Archaeologists recently confirmed that the Tarkhan Dress (which has decayed to just being a shirt at this point) is between 5,100 and 5,500 years old. This dates it to near the beginning of Egyptian society. Of course, it was a shock to find a (mostly) intact garment of such an age, since normally linen is destroyed by the ravages of time fairly quickly. (Fun fact, one of the major forces contributing to clothing falling apart over long spans of time is the friction caused by particles of dust coming into contact with it.)
The Dress was originally found in an Egyptian cemetery in the early 1900’s. Its significance was largely overlooked by the academic community, until 1977, when it was sent to the Victoria and Albert Museum. The long sleeved garment was found inside-out, and had significant creasing, suggesting that it had been actually worn, likely by one of the tomb’s occupants. At the moment, the dress stops at the midriff, but evidence such as similar, slightly younger garments, and images on nearby tombstones indicate that it would originally have been floor-length.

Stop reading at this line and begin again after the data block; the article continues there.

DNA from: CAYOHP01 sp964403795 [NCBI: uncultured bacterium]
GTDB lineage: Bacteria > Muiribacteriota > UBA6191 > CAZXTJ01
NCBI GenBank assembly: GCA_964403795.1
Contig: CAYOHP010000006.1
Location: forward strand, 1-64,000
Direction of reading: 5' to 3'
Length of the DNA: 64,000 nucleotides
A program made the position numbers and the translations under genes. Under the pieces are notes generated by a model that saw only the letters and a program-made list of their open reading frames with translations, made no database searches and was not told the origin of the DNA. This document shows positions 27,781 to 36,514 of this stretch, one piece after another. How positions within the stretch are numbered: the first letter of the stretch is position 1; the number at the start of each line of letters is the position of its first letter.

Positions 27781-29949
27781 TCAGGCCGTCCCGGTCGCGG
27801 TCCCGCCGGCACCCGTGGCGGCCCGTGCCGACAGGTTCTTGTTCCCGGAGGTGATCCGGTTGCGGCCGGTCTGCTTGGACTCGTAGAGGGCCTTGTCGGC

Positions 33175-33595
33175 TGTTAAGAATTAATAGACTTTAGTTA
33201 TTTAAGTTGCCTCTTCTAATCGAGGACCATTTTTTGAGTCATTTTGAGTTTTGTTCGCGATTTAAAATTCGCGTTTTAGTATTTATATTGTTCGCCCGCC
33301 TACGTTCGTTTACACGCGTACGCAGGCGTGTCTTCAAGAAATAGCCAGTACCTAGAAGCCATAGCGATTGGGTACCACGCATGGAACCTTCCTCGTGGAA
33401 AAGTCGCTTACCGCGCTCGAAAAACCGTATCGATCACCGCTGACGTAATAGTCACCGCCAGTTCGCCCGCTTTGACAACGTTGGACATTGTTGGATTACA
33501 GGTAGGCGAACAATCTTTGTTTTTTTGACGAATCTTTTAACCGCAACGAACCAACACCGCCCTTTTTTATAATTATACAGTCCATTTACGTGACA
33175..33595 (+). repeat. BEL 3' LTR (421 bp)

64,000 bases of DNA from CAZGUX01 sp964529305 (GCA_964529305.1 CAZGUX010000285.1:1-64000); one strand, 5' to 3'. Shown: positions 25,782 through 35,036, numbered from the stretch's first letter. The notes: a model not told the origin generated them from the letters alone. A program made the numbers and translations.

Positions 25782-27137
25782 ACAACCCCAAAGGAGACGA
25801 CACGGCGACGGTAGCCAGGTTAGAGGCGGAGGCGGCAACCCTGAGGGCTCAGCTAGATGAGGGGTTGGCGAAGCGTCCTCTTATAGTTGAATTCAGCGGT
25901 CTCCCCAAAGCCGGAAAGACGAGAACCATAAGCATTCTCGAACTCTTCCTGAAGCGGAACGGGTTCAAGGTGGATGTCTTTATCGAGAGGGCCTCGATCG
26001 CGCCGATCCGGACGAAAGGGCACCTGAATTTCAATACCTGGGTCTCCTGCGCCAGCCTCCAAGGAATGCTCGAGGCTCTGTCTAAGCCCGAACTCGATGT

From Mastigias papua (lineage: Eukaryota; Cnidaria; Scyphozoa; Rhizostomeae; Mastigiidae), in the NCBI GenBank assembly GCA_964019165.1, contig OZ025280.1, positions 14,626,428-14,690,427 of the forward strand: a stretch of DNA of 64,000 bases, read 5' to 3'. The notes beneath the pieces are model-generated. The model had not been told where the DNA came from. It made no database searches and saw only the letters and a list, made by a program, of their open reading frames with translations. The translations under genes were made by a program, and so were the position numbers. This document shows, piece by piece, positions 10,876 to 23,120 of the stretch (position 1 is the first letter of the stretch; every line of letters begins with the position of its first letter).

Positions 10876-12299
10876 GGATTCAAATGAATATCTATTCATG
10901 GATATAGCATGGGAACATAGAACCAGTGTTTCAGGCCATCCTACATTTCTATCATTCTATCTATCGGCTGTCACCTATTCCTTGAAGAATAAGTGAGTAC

The Dress has long been suspected to date back to the time of Egypt’s First Dynasty, but this was recently confirmed by radiocarbon dating. Radiocarbon dating is a process that we’ve only known about for around a century. It uses the decay of a certain Carbon isotope (isotopes are a type of particle that share chemical properties with each other, but slightly differ in mass) to measure how much time has passed. Carbon-14 is the one carbon isotope that is radioactive — which doesn’t mean it’s dangerous, just that it emits energy — and by finding the amount of it in a substance, we can tell how old it is. Since we have lots of evidence from very old things, like trees, we can use those as reference points to get very accurate dates, to within a few centuries.